by edited by Lawrence M. Schoen and Arthur Dorrance

reviewed by Kevin Lauderdale

 

 

Last year's Alembical from small press Paper Golem gave us four novellas in the fantasy and science fiction genres. This year's volume has only three, but they're longer and stronger. The implied themes of this volume are longevity and shape-changing, with each story featuring the topics in some manner.  “The Paragon Lure” by Tony Pi is a fantasy set in contemporary London. Felix Lea is a centuries-old shape-shifter who now specializes in antiques. When a priceless pearl—an object that connects him not only to his fellow semi-immortals but to his days in the court of Queen Elizabeth I and acting in Shakespeare's company—goes on display, he's got to have it, even if he knows it's a trap. “Second Chance” by David D. Levine is hard science fiction with a sexual politics undercurrent. In the future, clones of scientists are sent on a deep-space mission searching for other  planets suitable for human colonization. Someone is keeping several secrets from Chaz, and his curiosity will soon out. The shortest of the stories, but the one with the most realistic characters and a half-dozen well-explored ideas. J. Kathleen Cheney's “Iron Shoes” takes place in the early 20th century. Imogen Hawkes is a young lady beset by an overdue mortgage on her horse stables, a landlord who wants her hand (and more), and a puca—an Irish fae who can transform from horse to man. Paranormal romance by Dick Francis out of All Creatures Great and Small. A must-read for any horse fan with a taste for genre.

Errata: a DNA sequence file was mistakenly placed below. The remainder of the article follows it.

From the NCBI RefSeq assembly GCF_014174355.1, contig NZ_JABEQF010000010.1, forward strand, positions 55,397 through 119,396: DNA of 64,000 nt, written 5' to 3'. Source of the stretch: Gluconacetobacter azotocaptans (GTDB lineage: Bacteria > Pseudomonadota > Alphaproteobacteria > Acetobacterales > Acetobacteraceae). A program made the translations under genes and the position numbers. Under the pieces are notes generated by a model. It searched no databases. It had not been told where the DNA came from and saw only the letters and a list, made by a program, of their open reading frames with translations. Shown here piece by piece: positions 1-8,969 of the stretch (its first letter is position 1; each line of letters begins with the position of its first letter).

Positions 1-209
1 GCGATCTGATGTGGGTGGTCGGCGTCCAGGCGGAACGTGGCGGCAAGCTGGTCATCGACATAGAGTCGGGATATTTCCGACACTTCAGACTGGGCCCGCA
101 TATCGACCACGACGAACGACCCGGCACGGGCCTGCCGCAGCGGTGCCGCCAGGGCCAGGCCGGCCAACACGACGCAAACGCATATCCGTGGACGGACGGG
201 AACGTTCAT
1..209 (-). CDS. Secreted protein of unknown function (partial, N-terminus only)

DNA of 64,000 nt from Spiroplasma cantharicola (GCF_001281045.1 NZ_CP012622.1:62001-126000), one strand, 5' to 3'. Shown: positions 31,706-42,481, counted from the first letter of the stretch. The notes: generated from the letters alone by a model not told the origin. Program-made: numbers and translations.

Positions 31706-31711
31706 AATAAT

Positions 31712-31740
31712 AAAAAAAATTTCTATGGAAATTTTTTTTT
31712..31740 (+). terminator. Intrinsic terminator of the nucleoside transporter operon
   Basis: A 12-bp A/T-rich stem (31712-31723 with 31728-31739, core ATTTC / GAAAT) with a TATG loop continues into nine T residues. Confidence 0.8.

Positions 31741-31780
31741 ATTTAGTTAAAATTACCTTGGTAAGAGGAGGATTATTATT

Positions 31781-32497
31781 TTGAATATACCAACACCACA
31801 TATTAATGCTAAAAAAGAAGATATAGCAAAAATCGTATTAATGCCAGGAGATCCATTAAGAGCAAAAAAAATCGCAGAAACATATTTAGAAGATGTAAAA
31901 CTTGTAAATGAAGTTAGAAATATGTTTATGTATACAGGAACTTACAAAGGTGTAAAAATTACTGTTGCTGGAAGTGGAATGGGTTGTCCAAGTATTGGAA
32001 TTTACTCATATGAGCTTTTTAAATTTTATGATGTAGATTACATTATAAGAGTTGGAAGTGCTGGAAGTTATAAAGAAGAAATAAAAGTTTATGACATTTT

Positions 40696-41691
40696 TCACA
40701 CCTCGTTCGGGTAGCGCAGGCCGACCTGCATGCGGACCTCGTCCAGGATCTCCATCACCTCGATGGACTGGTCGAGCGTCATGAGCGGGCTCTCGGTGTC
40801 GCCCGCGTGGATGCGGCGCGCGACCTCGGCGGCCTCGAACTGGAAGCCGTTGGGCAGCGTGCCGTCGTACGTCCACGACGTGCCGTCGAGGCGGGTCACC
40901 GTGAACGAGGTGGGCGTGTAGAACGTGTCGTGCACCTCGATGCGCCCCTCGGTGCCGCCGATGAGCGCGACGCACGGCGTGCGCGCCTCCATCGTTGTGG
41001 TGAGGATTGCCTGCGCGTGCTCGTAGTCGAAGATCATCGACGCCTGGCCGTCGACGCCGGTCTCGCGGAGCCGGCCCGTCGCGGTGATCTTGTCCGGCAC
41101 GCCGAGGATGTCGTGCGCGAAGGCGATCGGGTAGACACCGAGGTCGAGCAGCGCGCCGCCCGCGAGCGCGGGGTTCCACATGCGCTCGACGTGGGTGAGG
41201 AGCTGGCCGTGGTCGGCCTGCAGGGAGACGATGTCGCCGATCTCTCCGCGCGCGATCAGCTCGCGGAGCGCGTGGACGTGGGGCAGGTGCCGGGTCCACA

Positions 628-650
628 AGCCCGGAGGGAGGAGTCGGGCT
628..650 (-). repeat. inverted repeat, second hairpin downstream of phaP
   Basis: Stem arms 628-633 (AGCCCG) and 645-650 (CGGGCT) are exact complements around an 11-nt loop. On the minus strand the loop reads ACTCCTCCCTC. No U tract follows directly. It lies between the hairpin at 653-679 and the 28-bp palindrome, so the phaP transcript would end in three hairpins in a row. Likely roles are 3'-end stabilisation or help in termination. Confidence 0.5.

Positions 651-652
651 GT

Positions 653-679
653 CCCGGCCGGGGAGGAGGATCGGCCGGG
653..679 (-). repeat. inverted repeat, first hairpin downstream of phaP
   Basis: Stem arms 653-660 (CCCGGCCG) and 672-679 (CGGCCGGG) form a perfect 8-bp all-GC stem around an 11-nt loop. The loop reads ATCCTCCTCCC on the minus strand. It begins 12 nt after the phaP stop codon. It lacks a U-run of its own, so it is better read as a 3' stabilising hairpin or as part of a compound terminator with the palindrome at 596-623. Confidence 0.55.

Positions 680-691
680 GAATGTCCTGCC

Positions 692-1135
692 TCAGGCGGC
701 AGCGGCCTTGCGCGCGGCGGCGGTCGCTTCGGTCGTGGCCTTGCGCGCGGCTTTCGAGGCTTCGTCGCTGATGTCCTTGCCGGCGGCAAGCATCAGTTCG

The Burning Wire


by Jeffrey Deaver

reviewed by Jon Land

 

 

That’s what had killed the young passenger.  A shower of molten metal drops flying through the air at a thousand feet a second. 

Leave it to Jeffrey Deaver.  Just when you thought the means to scare us had been effectively exhausted, he comes up with a new concept and entirely new brand of serial killer for his quadriplegic hero Lincoln Rhyme to confront in The Burning Wire

Electricity is that killer’s weapon of choice, specifically something called an “arc flash.”  Leaving the technical specifics aside, suffice it to say that the initial attack that claimed only a single victim is merely a test run for something much, much worse.  The fact that it’s personal will come as no surprise.  And with oil spilling nonstop from the remnants of BP’s Deepwater Horizon, effectively holding the Gulf Coast states hostage, a whole new and scary meaning has been given to technology’s ability to terrorize.